GENERAL: Homemaking With Heart has a great page on why to use SOTW. Toward the bottom, there is an awesome schedule of how they use SOTW. It’s similar to how we do it.
PRINTABLES: Dynamic 2 Moms has this great page with lots of printables for ancient civilizations
ONLINE VIDEOS: Crash Course has videos on world history topics and follows a really similar timeline to SOTW.
GENERAL: Hannah’s Homeschool Helps – a yahoo group with tons and tons of SOTW printables
TIMELINE: Printable notebook timeline with timeline figures and more.
Introduction: How Do We Know What Happened?
SORTING: explore how different items have changed over time with these printable cards showing a telephone, cars and people
WRITING: Make a family timeline
WRITING: Make a personal pull out timeline.
POETRY: Here are a bunch of poems about the continents
ART: Read a selection from Motel of the Mysteries (the best pages to read IMO are 22-33 and then starting on page 52, it goes through the treasures that were found). Have your child draw a common everyday object and come up with an incorrect interpretation of it. Alternative- offer a selection of photos of everyday items to choose from. Think- stapler, tape dispenser, drinking glass, ruler, blinds, silverware, etc… If they think a television is a way to communicate with the gods, then what would they think of a computer?
LAPBOOKS: Geography lapbooks and printables
MINI BOOK: Download this PDF about archeology.
SOCIAL STUDIES: once you’ve found your artifacts, put a pot back together to explore how archaeologists do it!
LOOK: Do a google image search for “archaeology dig” or “archaeology excavation” to see examples of digs. Of course if there was a dig near you, go see it if you can.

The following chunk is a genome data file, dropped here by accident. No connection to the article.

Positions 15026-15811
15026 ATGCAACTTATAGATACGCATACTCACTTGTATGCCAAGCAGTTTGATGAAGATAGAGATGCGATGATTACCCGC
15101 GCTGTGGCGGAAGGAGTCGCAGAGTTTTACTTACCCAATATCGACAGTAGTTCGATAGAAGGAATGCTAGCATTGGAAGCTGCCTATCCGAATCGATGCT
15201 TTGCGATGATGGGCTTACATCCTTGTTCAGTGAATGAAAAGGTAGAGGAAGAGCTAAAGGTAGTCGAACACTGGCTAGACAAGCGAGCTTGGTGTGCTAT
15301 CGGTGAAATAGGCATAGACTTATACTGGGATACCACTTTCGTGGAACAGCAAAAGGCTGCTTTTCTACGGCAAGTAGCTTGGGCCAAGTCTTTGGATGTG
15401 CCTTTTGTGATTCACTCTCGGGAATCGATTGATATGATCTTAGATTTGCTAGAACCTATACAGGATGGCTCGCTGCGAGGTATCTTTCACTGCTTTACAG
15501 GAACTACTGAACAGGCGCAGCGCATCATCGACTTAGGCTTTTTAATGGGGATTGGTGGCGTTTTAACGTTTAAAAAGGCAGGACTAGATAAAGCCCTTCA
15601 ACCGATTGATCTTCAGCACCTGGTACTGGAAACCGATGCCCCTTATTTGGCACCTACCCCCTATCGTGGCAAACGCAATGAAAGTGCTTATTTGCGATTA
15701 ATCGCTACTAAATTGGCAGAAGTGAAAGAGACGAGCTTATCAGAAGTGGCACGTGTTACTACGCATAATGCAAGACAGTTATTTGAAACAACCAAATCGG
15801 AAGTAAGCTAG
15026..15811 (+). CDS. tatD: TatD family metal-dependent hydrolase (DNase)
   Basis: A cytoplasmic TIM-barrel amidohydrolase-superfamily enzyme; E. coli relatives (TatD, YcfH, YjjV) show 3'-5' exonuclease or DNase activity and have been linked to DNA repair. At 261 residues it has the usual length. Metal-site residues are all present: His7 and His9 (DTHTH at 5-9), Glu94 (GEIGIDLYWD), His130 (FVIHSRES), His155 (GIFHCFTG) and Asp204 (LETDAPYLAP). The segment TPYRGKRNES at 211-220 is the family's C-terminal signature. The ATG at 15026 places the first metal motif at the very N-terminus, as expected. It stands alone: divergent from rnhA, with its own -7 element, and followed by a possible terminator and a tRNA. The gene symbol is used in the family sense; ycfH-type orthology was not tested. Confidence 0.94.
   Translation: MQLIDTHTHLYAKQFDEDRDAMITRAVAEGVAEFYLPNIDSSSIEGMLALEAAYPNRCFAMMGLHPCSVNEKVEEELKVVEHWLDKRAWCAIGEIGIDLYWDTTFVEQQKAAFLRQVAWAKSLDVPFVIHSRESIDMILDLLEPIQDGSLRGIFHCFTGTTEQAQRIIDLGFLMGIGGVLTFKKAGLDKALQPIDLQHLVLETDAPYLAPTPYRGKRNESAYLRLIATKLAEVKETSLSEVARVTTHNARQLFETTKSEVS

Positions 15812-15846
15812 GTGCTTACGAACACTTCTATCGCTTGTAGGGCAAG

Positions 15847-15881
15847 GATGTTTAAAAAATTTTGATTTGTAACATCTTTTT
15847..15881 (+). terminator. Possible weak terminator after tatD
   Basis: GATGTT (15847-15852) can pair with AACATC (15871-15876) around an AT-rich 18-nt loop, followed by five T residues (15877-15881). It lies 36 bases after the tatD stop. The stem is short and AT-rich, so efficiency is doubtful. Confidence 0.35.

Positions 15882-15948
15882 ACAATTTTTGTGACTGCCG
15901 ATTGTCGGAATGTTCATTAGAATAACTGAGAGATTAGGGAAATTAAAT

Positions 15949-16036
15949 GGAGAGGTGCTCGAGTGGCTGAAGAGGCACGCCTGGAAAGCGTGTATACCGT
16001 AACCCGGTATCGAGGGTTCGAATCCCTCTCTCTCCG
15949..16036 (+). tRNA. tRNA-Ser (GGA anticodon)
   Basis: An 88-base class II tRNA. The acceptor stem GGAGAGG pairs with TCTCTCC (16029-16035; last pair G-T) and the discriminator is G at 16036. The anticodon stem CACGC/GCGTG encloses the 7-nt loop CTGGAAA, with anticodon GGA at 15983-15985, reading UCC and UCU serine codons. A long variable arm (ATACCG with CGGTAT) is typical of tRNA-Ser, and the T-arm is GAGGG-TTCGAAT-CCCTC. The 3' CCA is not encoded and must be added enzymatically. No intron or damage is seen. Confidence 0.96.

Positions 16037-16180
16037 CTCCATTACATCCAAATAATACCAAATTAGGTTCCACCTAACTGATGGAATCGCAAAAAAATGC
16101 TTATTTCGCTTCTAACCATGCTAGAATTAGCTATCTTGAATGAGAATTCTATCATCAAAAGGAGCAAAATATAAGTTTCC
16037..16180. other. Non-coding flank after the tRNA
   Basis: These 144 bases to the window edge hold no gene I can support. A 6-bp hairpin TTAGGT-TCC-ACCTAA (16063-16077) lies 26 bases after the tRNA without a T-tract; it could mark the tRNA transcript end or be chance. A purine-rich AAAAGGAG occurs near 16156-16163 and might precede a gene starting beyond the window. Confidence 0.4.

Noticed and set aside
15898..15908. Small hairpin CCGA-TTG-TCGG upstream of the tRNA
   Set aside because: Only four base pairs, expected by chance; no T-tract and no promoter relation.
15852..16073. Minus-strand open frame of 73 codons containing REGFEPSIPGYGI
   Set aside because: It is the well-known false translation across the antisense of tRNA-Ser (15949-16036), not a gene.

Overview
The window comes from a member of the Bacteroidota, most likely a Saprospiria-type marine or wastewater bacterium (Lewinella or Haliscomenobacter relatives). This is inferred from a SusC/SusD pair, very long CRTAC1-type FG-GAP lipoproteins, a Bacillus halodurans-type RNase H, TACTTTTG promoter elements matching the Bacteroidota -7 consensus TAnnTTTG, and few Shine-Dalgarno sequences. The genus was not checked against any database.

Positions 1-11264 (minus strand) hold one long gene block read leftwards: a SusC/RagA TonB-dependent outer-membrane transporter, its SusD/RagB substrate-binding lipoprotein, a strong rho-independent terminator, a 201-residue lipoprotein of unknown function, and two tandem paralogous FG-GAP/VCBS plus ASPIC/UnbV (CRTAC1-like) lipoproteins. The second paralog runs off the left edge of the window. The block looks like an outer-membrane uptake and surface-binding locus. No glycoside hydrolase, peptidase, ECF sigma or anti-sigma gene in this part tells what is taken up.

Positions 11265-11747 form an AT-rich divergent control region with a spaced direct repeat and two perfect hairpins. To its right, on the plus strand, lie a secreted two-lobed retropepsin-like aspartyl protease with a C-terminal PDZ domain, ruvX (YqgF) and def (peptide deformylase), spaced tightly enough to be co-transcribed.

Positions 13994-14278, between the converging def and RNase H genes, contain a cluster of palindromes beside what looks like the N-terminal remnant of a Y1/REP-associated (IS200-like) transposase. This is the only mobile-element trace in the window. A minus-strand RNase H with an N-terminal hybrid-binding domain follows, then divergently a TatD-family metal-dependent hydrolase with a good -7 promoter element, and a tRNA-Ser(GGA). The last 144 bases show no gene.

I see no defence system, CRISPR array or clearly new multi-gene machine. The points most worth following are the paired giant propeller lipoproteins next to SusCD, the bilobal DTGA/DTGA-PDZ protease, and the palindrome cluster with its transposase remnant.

SCIENCE: Do an archaeology dig to find artifacts.
SCIENCE: Are you in an area where you can go look for arrowheads? The best time is in the spring near the rivers after the winter flooding has receded. Also, newly plowed fields can be good places to look if you know some have been found there before.
MAPWORK: Peel an orange or a tangerine to show how maps aren’t true depictions of the globe
MAPWORK: This is a pretty cool map maker
MAPWORK: Use Google to locate as many current archaeological digs as you can and mark them on a world map.
LESSON PLAN: Layer Cake Archaeology (grades k-2)
LESSON PLAN: What Will Survive? – PDF Download (grades 6-10)
LESSON PLAN: Trash Talks – PDF Download (grade 5-12)
VIDEOS: What is Archaeology?
COMPUTER GAME: Play Dig It Up where you may dig up an ancient Roman town
Chapter 1: The Earliest People (7000 BCE)
READ: learn more about Hunting and Gathering
READ: learn about the first farmers
READ: Learn more about the first villages
LANGUAGE ARTS: Here’s a word search using vocabulary related to The Earliest People
LAPBOOK: Learn about animal tracks that the early nomads would have followed with this lapbook.
MINI BOOK: Download this PDF lapbook on Stone Age Peoples
NATURE STUDY / ART: Venture into a deep dark cave and make art by firelight, just like cavemen would have.
SCIENCE: Locate a cave and go spelunking!
SCIENCE: Take a nature walk to observe and gather a large river rock, berries, twigs, leaves, flower petals and maybe even some mud for a cave painting later in the week. Observe nature by pretending to be a nomad. How could you use the natural items you find on your walk? Where would you make your camp?
GEOGRAPHY: Understanding Geography’s Effect on Settlement in the Three Regions (7th grade)
ART: Take this virtual tour of a cave in France, with cave paintings. Click explore to look closer, then click back to tour to continue. What do you see? Who do you think made those paintings? With what materials? More articles with photos – Pictures of Cave Paintings in France, cave painting of hands, located in Argentina, Cave painting of a hunt, cave painting of an ox. Here is another lesson on cave art.
ART: Paint like a cave man on a brown sheet of paper and distress the paper to replicate a cave wall